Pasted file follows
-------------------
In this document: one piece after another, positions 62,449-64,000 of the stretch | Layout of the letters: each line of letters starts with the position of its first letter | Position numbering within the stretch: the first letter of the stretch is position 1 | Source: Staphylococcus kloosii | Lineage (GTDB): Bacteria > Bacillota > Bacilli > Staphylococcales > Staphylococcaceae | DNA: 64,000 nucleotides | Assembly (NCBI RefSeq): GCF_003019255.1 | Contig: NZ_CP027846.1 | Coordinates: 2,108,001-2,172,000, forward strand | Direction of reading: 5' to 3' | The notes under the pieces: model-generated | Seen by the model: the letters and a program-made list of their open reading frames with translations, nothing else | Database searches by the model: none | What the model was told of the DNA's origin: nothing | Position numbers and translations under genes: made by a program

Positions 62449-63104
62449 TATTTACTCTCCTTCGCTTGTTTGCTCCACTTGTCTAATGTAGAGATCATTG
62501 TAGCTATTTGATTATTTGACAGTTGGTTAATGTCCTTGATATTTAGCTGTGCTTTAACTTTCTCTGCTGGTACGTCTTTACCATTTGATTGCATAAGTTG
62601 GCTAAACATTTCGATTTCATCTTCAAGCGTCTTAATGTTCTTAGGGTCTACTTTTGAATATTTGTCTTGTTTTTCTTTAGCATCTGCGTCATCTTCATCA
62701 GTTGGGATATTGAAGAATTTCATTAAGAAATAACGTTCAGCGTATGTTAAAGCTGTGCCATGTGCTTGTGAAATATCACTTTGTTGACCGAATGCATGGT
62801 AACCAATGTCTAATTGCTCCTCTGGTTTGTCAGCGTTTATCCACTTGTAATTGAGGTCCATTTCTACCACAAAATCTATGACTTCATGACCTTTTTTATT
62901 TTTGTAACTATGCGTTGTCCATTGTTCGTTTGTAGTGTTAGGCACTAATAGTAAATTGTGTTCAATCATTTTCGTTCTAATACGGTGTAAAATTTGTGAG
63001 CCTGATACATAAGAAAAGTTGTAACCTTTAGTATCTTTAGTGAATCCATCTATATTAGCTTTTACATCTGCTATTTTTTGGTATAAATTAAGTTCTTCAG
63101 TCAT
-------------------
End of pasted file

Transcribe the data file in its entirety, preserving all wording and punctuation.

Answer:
In this document: one piece after another, positions 62,449-64,000 of the stretch | Layout of the letters: each line of letters starts with the position of its first letter | Position numbering within the stretch: the first letter of the stretch is position 1 | Source: Staphylococcus kloosii | Lineage (GTDB): Bacteria > Bacillota > Bacilli > Staphylococcales > Staphylococcaceae | DNA: 64,000 nucleotides | Assembly (NCBI RefSeq): GCF_003019255.1 | Contig: NZ_CP027846.1 | Coordinates: 2,108,001-2,172,000, forward strand | Direction of reading: 5' to 3' | The notes under the pieces: model-generated | Seen by the model: the letters and a program-made list of their open reading frames with translations, nothing else | Database searches by the model: none | What the model was told of the DNA's origin: nothing | Position numbers and translations under genes: made by a program

Positions 62449-63104
62449 TATTTACTCTCCTTCGCTTGTTTGCTCCACTTGTCTAATGTAGAGATCATTG
62501 TAGCTATTTGATTATTTGACAGTTGGTTAATGTCCTTGATATTTAGCTGTGCTTTAACTTTCTCTGCTGGTACGTCTTTACCATTTGATTGCATAAGTTG
62601 GCTAAACATTTCGATTTCATCTTCAAGCGTCTTAATGTTCTTAGGGTCTACTTTTGAATATTTGTCTTGTTTTTCTTTAGCATCTGCGTCATCTTCATCA
62701 GTTGGGATATTGAAGAATTTCATTAAGAAATAACGTTCAGCGTATGTTAAAGCTGTGCCATGTGCTTGTGAAATATCACTTTGTTGACCGAATGCATGGT
62801 AACCAATGTCTAATTGCTCCTCTGGTTTGTCAGCGTTTATCCACTTGTAATTGAGGTCCATTTCTACCACAAAATCTATGACTTCATGACCTTTTTTATT
62901 TTTGTAACTATGCGTTGTCCATTGTTCGTTTGTAGTGTTAGGCACTAATAGTAAATTGTGTTCAATCATTTTCGTTCTAATACGGTGTAAAATTTGTGAG
63001 CCTGATACATAAGAAAAGTTGTAACCTTTAGTATCTTTAGTGAATCCATCTATATTAGCTTTTACATCTGCTATTTTTTGGTATAAATTAAGTTCTTCAG
63101 TCAT